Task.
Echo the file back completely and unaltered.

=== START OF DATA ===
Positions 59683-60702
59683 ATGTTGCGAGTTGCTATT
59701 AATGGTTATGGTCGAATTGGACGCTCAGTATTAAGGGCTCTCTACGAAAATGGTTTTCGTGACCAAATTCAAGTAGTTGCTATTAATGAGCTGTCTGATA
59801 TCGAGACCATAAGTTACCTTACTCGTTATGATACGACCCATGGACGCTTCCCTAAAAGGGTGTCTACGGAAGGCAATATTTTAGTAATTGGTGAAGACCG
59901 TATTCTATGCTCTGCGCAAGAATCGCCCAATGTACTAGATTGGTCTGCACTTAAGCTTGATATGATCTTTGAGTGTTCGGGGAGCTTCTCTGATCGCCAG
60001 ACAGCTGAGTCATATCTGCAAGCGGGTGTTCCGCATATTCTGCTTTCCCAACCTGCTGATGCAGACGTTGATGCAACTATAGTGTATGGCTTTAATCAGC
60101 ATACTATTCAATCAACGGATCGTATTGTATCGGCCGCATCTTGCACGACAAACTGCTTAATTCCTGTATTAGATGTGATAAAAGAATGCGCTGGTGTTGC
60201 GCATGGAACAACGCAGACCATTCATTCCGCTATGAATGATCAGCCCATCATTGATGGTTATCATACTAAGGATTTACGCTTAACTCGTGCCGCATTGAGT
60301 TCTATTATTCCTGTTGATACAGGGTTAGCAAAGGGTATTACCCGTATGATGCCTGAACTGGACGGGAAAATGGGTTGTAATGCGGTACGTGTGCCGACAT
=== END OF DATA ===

Positions 59683-60702
59683 ATGTTGCGAGTTGCTATT
59701 AATGGTTATGGTCGAATTGGACGCTCAGTATTAAGGGCTCTCTACGAAAATGGTTTTCGTGACCAAATTCAAGTAGTTGCTATTAATGAGCTGTCTGATA
59801 TCGAGACCATAAGTTACCTTACTCGTTATGATACGACCCATGGACGCTTCCCTAAAAGGGTGTCTACGGAAGGCAATATTTTAGTAATTGGTGAAGACCG
59901 TATTCTATGCTCTGCGCAAGAATCGCCCAATGTACTAGATTGGTCTGCACTTAAGCTTGATATGATCTTTGAGTGTTCGGGGAGCTTCTCTGATCGCCAG
60001 ACAGCTGAGTCATATCTGCAAGCGGGTGTTCCGCATATTCTGCTTTCCCAACCTGCTGATGCAGACGTTGATGCAACTATAGTGTATGGCTTTAATCAGC
60101 ATACTATTCAATCAACGGATCGTATTGTATCGGCCGCATCTTGCACGACAAACTGCTTAATTCCTGTATTAGATGTGATAAAAGAATGCGCTGGTGTTGC
60201 GCATGGAACAACGCAGACCATTCATTCCGCTATGAATGATCAGCCCATCATTGATGGTTATCATACTAAGGATTTACGCTTAACTCGTGCCGCATTGAGT
60301 TCTATTATTCCTGTTGATACAGGGTTAGCAAAGGGTATTACCCGTATGATGCCTGAACTGGACGGGAAAATGGGTTGTAATGCGGTACGTGTGCCGACAT